IN Transliberation: Beyond Pink or Blue (1998), the late writer-activist Leslie Feinberg, who preferred the gender-neutral pronouns hir and ze, described hirself as “a masculine feminine”: “I do not identify as a male, so I don’t believe that I should have to change my body to ‘match’ my gender expression so that authorities can feel comfortable. … Being a masculine female means I am uni-gendered, not bi-gendered.” Feinberg, who died at the age of 65 in Syracuse, New York, on November 15, 2014, really just wanted to be Les Feinberg. Hir spouse, the poet Minnie Bruce Pratt, who stated that Feinberg was the “first theorist to advance a Marxist concept of ‘transgender liberation,’” died of complications from multiple tick-borne co-infections, including Lyme disease. Earlier in hir life, Feinberg had been near death from endocarditis, an infection of the heart valves. Transphobic health care providers offered only contempt, and the condition was left untreated for too long, leading to other medical problems.
Born Diane Leslie Feinberg in Kansas City, Missouri, ze recounted a few anecdotes of hir childhood in Transgender Warriors: Making History from Joan of Arc to Dennis Rodman (1996), a well-researched history of transgender people through history and across cultures. Transgender Warriors includes a slightly blurred photo of Feinberg, around age seven, looking as forlorn and hopeless as any child in a war-torn country. The family later moved to Buffalo, the setting for part of Stone Butch Blues (1993), Feinberg’s first published and best-known book. In this semi-autobiographical novel, butch lesbian Jess Goldberg tells the story of growing up in Buffalo in the 1950s and running away at the age of sixteen. Feinberg goes into chilling detail about police brutality that butches, femmes and drag queens faced when captured in bar raids. In the 1960s, Jess decided that she “can’t survive as a he-she much longer” and decided to start taking male hormones to “pass as a guy.”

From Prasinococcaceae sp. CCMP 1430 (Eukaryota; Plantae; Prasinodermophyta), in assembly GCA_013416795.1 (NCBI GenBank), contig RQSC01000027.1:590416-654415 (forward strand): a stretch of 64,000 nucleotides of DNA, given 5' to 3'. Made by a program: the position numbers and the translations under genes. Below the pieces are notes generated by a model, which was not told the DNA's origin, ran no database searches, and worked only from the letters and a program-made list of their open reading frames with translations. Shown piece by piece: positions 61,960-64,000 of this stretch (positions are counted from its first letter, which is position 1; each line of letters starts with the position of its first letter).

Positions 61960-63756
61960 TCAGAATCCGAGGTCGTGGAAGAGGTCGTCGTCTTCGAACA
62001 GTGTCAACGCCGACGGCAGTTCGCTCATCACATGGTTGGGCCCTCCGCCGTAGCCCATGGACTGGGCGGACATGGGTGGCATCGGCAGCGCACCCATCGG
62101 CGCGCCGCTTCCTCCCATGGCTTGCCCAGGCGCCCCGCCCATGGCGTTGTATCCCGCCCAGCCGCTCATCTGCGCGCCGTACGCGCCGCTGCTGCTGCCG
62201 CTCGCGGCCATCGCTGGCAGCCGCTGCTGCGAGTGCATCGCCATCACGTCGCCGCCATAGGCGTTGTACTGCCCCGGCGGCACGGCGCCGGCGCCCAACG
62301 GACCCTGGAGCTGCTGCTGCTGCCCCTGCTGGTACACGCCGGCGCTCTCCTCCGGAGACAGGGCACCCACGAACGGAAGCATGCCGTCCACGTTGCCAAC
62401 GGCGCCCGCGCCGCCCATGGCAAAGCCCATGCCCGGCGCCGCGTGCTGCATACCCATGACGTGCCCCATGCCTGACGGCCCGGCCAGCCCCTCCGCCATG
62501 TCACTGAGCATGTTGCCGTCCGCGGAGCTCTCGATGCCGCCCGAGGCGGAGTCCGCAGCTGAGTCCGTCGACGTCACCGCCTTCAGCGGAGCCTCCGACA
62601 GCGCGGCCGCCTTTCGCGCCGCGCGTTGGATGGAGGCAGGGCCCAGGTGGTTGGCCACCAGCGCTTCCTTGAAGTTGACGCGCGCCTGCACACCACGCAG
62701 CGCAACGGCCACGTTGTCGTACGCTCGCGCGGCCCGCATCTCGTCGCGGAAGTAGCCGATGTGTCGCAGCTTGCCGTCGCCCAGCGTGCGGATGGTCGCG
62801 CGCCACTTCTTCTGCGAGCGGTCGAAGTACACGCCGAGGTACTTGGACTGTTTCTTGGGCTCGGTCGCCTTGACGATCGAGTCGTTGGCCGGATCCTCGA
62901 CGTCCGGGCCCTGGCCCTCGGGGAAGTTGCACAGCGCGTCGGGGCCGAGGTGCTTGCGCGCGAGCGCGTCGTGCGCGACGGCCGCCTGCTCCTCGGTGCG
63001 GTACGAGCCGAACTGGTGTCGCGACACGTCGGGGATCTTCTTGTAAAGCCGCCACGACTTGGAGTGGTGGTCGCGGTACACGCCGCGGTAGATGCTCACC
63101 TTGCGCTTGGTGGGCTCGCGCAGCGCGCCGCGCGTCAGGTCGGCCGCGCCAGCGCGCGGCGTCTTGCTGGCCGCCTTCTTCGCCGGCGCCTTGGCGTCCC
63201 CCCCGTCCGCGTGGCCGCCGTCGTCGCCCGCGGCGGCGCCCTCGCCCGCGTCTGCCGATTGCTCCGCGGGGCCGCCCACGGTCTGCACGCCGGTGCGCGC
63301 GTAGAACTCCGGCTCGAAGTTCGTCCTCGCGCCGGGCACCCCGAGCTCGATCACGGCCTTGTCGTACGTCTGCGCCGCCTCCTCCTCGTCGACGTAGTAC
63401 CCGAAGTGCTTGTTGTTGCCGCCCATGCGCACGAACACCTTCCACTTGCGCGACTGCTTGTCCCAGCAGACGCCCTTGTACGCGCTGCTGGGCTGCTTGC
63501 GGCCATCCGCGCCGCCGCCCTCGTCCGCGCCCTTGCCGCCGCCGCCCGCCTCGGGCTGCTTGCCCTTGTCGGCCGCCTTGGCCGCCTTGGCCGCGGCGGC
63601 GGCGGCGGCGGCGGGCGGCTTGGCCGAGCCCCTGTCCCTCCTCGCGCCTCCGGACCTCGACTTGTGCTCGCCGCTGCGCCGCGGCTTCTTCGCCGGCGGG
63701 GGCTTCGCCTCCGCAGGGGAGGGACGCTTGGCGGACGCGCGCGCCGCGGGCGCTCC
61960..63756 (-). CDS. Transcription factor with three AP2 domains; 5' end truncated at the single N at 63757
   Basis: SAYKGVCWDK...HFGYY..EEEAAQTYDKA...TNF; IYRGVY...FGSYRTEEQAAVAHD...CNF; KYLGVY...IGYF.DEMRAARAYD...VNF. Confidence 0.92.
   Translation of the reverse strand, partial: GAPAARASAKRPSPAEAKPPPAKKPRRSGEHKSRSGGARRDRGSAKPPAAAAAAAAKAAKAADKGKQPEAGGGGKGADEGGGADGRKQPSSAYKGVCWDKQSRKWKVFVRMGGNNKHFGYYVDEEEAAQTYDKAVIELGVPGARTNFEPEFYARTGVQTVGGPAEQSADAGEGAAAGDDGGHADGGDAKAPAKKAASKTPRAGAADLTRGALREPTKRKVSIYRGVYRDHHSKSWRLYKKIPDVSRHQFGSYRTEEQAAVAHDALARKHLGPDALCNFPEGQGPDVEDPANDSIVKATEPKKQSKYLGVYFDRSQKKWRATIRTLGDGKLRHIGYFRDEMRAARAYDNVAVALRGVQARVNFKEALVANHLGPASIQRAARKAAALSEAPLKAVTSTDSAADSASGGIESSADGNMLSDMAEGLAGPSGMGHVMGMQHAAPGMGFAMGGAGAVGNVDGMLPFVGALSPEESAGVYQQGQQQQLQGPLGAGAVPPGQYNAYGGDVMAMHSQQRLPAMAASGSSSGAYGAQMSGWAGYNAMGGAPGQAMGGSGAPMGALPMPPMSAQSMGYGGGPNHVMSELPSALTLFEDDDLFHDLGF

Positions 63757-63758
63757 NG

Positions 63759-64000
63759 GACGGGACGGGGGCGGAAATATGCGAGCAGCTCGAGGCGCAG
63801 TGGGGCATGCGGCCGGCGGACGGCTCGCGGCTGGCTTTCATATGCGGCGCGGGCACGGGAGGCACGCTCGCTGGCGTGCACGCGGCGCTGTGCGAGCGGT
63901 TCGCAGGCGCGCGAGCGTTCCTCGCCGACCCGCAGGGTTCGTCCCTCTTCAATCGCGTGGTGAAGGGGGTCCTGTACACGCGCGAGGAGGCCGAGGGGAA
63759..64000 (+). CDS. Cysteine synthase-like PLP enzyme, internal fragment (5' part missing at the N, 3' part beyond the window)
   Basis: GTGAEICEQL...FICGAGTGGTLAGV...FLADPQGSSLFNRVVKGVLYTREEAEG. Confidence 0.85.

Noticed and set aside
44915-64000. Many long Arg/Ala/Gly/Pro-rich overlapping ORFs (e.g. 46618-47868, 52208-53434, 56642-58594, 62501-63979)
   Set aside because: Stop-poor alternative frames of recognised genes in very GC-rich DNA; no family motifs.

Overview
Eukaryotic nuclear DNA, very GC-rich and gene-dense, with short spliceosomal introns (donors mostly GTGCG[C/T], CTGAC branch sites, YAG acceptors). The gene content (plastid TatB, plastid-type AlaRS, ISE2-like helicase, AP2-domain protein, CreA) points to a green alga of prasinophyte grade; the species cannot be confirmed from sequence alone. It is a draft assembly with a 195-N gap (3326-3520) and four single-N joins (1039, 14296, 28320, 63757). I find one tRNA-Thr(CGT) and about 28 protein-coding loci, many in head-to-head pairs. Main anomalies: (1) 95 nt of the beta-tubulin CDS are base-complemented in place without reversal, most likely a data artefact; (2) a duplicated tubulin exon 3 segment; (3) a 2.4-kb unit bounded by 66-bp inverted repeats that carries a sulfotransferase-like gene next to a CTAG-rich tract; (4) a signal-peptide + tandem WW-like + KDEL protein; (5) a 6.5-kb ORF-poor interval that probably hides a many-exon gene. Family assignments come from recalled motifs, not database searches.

In 1994, Stone Butch Blues, which was reviewed in the in the Fall 1994 issue of this magazine, won the American Library Association’s (ALA) Gay and Lesbian Book Award (now known as the Stonewall Book Award), as well as the Lambda Book Award for lesbian fiction. One member of the ALA awards jury vividly recalls a celebratory dinner on Ocean Drive in South Beach. This group of librarians had been waiting half an hour for Feinberg to show up, and finally the author arrived, breathless, direct from the airport, where ze had flown in from New York after speaking at a twenty-fifth anniversary commemoration of the Stonewall Riots. Feinberg, who was a powerful, dynamic speaker, had a deep and unwavering love of libraries and the librarians who helped give voice to the powerless.
Drag King Dreams, Feinberg’s second novel, was published in 2006 and was reviewed in the September–October 2006 issue of this magazine. Set in the days just after 9/11, it is narrated by Max Rabinowitz, a butch lesbian, and is populated by Max’s friends: drag queens and kings, immigrants falsely accused of terrorism, and unlikely friendships that arose among them all. Through political activism, Max—who works off the books as a bouncer in an East Village drag bar—is able to find hope for the future.
As a young adult, Feinberg fell in with congenial people who happened to be communists and became involved in Workers World, an American Marxist-Leninist party that, since 1959, has protested against racism, sexism, war, and imperialism. Feinberg became managing editor of Workers World newspaper, a position ze held for many years, and wrote a 120-part series from 2004 to 2008 exploring the links between socialism and LGBT history and politics. Hir last book, Rainbow Solidarity in Defense of Cuba (2009), is a collection of 25 essays that originally appeared as a series of articles, “Lavender & Red,” in Workers World.
Author’s Note: Thanks to John DeSantis for his assistance in preparing this article.